Start With Canned Tuna to Make Delicious Recipes

Grilled Tuna and Cheese Sandwich
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Almost everyone has memories of tuna casseroles and tuna sandwiches when they were little. For example, consider the sandwiches your mom may have made on whole-wheat bread. They were very simple but full of flavor. These recipes start with canned tuna.

Do you know what the words mean on the tuna cans that you buy? Tuna comes in three forms: solid pack or fancy, chunk, and flaked or grated. The solid pack is the most expensive and contains large chunks of meat. Chunk tuna has smaller pieces and is less expensive. And we don't recommend flaked or grated at all; the tuna is very mushy, from less desirable cuts. There are also different varieties of tuna to consider.

Varieties

Albacore

This is the most expensive tuna. Canned tuna made from albacore is labeled 'white'. It has the mildest flavor and is easily substituted for canned chicken in most recipes.

Yellowfin Tuna

This type of tuna and other varieties are labeled 'light' on cans. It has a slightly stronger flavor than albacore. 'Light' tuna can contain several different varieties of tuna.

Bonita Tuna

This tuna has the strongest flavor and highest fat content. This tuna is usually sold canned. If the can you're purchasing doesn't say 'white' or 'light', it's probably bonita or skipjack tuna.

Buying Tips

There are some brand new varieties of 'canned' tuna. Sealed, shelf-stable pouches of tuna are a recent addition to the market. The flesh is packed with no water or oil and is processed for a shorter period of time, resulting in a fresher flavor. There are several different flavors of this tuna to choose from, accented with herbs and spices. 

Tuna is packed in water or oil. Tuna packed in olive oil has a fabulous flavor, and when well-drained, doesn't have that many more calories than tuna packed in water. It's difficult to find, though, and tuna packed in water is just fine in these recipes. Tuna packed in vegetable oil really has no additional flavor, and in our opinion isn't worth the extra calories.

Finally, make sure that the tuna you purchase is labeled 'dolphin-safe'. Several organizations, along with the U.S. government, have instituted monitoring programs to help protect these mammals. Some companies have pledged to continue 'dolphin-safe' fishing practices even if U.S. standards are weakened, which they may be.

Read the labels, and also keep an eye out for canned or vacuum-packed tuna on sale. Canned tuna, properly stored, will last for a year in your pantry. And you'll always have ingredients for an easy meal on hand.

Nutrition and Warnings

Tuna is considered a heart-healthy food since it is rich in omega-3 fatty acids. It is low in fat and carbohydrates and high in protein.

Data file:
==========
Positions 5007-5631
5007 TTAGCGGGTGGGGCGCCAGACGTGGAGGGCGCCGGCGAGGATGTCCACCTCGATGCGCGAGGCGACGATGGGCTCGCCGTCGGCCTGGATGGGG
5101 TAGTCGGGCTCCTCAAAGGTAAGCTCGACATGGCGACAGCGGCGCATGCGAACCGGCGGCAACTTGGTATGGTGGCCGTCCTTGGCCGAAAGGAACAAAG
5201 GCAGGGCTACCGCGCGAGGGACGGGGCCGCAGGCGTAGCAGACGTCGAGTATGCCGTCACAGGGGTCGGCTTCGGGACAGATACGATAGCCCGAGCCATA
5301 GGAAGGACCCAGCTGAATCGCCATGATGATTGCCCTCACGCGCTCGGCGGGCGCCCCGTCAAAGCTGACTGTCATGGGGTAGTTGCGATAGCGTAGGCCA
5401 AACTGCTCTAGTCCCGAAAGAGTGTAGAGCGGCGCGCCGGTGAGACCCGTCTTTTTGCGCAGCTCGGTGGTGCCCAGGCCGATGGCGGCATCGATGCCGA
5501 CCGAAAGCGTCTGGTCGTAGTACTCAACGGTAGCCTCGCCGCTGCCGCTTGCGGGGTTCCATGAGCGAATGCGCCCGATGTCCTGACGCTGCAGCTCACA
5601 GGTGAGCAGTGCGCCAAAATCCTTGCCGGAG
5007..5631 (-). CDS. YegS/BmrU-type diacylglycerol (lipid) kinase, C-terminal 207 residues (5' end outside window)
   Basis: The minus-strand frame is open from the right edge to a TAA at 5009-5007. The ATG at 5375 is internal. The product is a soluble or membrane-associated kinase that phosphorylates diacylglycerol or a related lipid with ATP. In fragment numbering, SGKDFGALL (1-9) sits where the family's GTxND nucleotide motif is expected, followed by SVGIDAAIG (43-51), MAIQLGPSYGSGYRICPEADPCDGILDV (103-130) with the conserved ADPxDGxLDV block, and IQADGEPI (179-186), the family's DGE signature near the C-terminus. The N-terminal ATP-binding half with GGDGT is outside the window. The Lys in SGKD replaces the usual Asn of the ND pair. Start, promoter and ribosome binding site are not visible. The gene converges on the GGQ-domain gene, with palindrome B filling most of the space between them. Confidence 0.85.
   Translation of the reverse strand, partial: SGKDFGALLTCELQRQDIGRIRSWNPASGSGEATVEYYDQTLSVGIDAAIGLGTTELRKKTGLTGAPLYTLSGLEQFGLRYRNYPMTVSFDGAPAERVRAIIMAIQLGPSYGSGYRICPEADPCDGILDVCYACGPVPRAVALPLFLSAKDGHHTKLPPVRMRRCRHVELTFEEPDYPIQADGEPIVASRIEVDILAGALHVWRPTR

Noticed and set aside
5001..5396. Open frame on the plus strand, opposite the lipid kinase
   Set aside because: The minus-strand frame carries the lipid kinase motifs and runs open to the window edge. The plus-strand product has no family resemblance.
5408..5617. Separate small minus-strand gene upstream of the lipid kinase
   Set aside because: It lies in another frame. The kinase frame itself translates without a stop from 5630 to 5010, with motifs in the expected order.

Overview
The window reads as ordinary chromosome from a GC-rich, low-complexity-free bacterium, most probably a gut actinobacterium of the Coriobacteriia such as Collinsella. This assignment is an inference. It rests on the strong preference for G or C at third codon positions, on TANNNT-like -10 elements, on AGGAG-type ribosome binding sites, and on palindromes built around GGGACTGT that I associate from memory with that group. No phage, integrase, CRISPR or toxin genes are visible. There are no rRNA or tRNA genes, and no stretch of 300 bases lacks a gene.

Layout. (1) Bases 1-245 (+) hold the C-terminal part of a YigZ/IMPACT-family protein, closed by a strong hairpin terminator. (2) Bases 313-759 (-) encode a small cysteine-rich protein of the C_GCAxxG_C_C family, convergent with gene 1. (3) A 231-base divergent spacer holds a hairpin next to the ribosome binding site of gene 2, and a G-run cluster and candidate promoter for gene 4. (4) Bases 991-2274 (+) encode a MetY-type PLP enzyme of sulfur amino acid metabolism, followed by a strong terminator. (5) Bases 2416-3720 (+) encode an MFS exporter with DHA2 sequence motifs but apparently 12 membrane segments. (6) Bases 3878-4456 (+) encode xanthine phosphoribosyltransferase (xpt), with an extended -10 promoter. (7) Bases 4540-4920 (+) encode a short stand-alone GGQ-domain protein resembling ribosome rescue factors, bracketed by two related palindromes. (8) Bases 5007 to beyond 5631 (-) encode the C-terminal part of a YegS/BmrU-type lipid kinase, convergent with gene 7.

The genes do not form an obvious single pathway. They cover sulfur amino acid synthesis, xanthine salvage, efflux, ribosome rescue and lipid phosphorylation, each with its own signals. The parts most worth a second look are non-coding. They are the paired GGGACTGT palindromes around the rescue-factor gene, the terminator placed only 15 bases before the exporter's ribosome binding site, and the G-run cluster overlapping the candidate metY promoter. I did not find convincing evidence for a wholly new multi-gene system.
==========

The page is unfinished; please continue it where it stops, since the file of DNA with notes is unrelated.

Recently there have been media reports about mercury content in fatty fish, like tuna and especially salmon. Some governments recommend that you limit your tuna consumption to two cans a week. One study found that 'light' tuna has less mercury than 'white'. Think about all of these things when you purchase tuna for your family.

Recipes

Canned tuna combines beautifully with most flavors, from capers and onions to honeydew melon. Best of all, most kids like tuna. Solid pack or chunk tuna are best for these recipes (except for those calling for sliced smoked tuna).

  • Grilled tuna melts: This George Foreman Grill recipe is simple and classic; a tuna sandwich at its best.
  • Parmesan tuna sandwiches: There's something about the combination of tuna with Parmesan cheese, mayonnaise, and red bell pepper. If you like your food spicy, think about adding chopped jalapeno to this easy sandwich spread.
  • Tuna risotto: Risotto is such a wonderful dish. The creamy rice, when combined with savory tuna, lemon, and fresh spinach, makes a great easy dinner.
  • Tuna alfredo casserole: This five-ingredient recipe is super fast. You can add frozen vegetables, thawed and drained, to this basic recipe for more flavor and nutrition.
  • Tuna waldorf salad: This simple salad plays off the classic Waldorf Salad, but uses tuna instead of chicken so it's less expensive. You'll love this fresh and light salad.
  • Tuna croquettes: Talk about back to the future. Tuna croquettes is a 1950s throwback that we believe everyone should eat at least once in their lives.
  • Tuna carbonara: Carbonara is a combination of spaghetti, eggs, and olive oil. This easy recipe adds tuna and some chopped vegetables for a great main dish.
  • Freeze ahead tuna sandwiches: Have sandwiches ready in an instant with this easy and tasty recipe.
  • Tuna, cheese, and rice casserole: This cheesy and delicious tuna and rice bake is the answer to mealtime blahs, and the whole family will be happy.